Who is Keith Schiller, the latest White House aide to be questioned in Russia probe?
Mandel Ngan/Getty Images(WASHINGTON) — Congressional investigators want to interview Keith Schiller, President Donald Trump’s longtime bodyguard-turned-White House aide, as part of their probe into Russian interference in the 2016 presidential election, sources familiar with the investigation told ABC News.
Schiller, now the White House director of Oval Office operations, has been by the president’s side for nearly two decades. Schiller got his start with Trump during his days as a real estate mogul back in the 1990s.
If not often heard, Schiller is often seen by the president’s side — a visible and regular presence and trusted insider.
Long before arriving at the White House, and before he worked for Trump, Schiller was a New York City police officer.
And it was then, as a detective for the NYPD, that Schiller first encountered Trump at the Manhattan District Attorney’s office in the late 1990s.
Schiller would go on to join the Trump organization as a part-time bodyguard and would eventually rise through the ranks to the role of head of security at the organization.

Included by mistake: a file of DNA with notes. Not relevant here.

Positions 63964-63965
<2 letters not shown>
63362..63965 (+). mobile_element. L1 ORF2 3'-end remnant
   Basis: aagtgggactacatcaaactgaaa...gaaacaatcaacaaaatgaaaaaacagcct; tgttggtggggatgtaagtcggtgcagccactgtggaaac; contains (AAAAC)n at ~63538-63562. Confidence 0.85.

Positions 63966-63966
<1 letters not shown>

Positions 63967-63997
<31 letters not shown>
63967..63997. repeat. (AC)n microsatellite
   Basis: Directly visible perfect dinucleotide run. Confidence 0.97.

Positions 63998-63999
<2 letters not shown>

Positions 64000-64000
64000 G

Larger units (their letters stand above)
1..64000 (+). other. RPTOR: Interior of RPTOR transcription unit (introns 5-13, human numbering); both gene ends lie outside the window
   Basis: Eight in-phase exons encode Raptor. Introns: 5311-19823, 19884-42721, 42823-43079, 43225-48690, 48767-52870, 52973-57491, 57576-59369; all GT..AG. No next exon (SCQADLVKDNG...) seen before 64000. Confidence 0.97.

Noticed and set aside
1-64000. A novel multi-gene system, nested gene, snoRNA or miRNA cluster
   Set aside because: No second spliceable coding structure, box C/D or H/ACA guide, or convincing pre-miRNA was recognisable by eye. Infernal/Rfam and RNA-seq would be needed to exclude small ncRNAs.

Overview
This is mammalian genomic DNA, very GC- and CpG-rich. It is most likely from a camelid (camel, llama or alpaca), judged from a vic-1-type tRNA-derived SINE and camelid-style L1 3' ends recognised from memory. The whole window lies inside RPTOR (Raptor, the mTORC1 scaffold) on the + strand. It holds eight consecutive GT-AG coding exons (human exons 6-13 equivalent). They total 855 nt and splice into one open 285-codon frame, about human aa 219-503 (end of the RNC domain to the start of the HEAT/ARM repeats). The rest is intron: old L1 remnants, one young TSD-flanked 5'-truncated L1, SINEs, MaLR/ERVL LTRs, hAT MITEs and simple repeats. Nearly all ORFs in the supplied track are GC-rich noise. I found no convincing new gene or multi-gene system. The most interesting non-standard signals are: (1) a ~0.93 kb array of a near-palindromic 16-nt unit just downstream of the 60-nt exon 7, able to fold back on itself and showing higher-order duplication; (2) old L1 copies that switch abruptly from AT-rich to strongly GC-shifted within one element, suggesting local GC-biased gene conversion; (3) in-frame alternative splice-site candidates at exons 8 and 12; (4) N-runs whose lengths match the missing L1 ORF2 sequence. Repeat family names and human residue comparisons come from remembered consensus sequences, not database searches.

And when Trump transitioned from media mogul to presidential candidate, Schiller became a visible presence on the campaign trail.
He was swept up in headlines when he was caught in the middle of a heated press conference confrontation between Trump and Univision reporter Jorge Ramos.
At Trump’s urging, Schiller stepped in and physically escorted Ramos out of the room after the reporter repeatedly questioned Trump about his immigration plan.
Schiller also stole headlines for punching a protester outside of Trump Tower in another physical altercation caught on camera during the campaign.
Since coming to the White House, Schiller has assumed an elevated role as the director of Oval Office operations and has a desk located just outside the Oval Office.
He is regularly seen by the president’s side when he goes out in public and was part of a limited delegation that was invited to join the president in meeting Pope Francis at the Vatican.
The president sent Schiller along with his son-in-law and adviser Jared Kushner when he visited Iraq in April with former National Security Adviser H.R. McMaster.
And when the president made the decision to fire FBI Director James Comey, it was Schiller who was tasked with hand-delivering the letter to FBI headquarters.
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